The key problem in the functioning of Islamic institutions throughout their existence was ensuring their livelihood. At the same time, religious institutions also often served as actors in Muslim charity activity in the regions. It is not surprising that much attention while the discussion was paid to charity activities in Muslims society, not only in Russia, but also in the countries of the near abroad. Pavel Shabley, associate professor at the Kostanay branch of the Chelyabinsk State University, focused on identifying the model of Muslim charity in Petropavlovsk (the Republic of Kazakhstan) in the context of Tatar-Kazakh cohabitation.

It is worth noting that the late XIX – early XX centuries were the beginning of transition from a traditional patriarchal way of life to an industrial one for Kazakh society. It was with the development of entrepreneurship, trade and ‘classical’ capitalist relations in Kazakh society that charity activities started to spread rapidly. From one-time it turned into a systematic and wider one, more and more philanthropists started to take care of development of education, culture and art. It is fair to say that a lot of wealthy people were often unconcerned about it. However, as businesses started working and their owners paid their creditors, they began actively support the maintenance of education, science, enlightenment and art.

When it comes to philanthropists among Muslims in Kazakhstan, especially in northern Kazakhstan, one of the first surnames worth mentioning is the Yaushevs.

‘As natives of Kazan province, once in Petropavlovsk, the Yaushevs actively interacted with Muslims from other regions of the Russian Empire, especially from the city of Troitsk (Orenburg province). Thus, Gabdelbari married Garifa, Gaysa Yaushev’s daughter (the founder of the Troitsk dynasty, a descendant of Prince Yaushev in the 8th generation). Gaysa went with caravans to Bukhara. In the middle of the XIX century he launched his own trade in Troitsk, owned a leather factory and a soap factory. He also was elected to the local town hall. The most famous were Gaysa’s grandchildren – Abdulvali and Mullagali. They were the founders of the trading house ‘A.-V.A. Yaushev and Brothers’ which, apart from Troitsk, had representative offices in Chelyabinsk, Kustanai (Turgay region), Tashkent and Aulie-Ata (Syr-Darya region), in the Chinese city of Kulja and other regions. Thus, the Yaushevs, being natives of Kazan province, in the XIX-early XX centuries, actually spread their influence far beyond its borders. Representatives of that family lived in the territory of the Southern Urals, Siberia, Kazakh steppe, Central Asia and other regions. Petropavlovsk was not an exception in this list. The local Yaushevs, using their connections and other resources of influence, became one of the key figures in social and economic, public and religious life of this city and other regions of the Kazakh steppe,’ Shabley stressed.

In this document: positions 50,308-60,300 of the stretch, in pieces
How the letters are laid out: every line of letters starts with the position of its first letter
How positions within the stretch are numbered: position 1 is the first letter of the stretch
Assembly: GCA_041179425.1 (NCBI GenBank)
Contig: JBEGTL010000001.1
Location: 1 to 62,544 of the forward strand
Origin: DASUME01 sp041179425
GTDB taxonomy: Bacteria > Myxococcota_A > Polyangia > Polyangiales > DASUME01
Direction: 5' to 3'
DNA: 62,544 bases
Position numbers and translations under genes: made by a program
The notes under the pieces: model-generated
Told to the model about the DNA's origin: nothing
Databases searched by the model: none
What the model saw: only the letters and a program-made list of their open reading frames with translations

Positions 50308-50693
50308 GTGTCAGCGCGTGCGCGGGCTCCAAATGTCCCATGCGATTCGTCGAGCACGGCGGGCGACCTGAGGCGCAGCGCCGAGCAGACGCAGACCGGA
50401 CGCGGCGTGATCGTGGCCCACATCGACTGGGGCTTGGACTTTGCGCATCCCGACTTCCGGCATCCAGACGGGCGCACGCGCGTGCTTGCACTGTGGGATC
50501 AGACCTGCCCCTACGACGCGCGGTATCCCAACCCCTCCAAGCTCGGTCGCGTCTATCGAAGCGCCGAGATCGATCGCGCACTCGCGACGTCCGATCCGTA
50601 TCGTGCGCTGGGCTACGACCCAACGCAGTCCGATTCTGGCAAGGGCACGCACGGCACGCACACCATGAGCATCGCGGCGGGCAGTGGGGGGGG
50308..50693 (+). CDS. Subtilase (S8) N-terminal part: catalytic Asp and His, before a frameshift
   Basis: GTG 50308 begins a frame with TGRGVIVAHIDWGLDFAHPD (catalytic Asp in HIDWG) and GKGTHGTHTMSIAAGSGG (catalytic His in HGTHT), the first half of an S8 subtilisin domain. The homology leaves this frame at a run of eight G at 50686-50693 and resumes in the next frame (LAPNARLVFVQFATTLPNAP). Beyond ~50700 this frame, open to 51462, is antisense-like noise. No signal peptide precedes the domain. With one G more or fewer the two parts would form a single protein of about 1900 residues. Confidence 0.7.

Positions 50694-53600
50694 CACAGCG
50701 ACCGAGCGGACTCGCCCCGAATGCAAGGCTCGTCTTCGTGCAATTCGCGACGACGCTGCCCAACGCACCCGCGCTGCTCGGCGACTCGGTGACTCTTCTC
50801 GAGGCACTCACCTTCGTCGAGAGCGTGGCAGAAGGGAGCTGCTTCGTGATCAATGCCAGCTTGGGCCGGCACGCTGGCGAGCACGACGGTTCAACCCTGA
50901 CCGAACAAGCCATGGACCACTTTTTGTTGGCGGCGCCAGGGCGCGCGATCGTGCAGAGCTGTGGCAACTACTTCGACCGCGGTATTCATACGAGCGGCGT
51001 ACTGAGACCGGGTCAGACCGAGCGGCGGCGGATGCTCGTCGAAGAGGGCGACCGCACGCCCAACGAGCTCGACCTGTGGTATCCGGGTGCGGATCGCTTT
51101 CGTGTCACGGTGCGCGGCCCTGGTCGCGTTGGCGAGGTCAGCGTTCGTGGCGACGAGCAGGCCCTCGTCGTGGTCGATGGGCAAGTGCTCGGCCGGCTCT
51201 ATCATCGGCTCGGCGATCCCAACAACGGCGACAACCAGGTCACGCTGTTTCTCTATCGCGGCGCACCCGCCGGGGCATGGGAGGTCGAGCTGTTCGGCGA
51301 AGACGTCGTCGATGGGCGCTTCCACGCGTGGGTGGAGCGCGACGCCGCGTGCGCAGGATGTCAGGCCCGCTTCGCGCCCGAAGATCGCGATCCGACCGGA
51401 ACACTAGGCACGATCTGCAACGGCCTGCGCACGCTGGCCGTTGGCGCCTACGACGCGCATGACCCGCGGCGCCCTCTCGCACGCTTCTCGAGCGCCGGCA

Rashid Malikov, senior research fellow at the Institute of International Relations of the Kazan Federal University, spoke about the role of village and town clerics in organizing charity activities in Volga-Kama settlements in the late XIX – early XX centuries. Marat Safarov, a researcher of the Vesti FM radio station (Moscow), considered the contribution of the Tatar merchant class in the city of Kasimov in forming the Muslim infrastructure in the district town and its surroundings.




Ilmira Gafiyatullina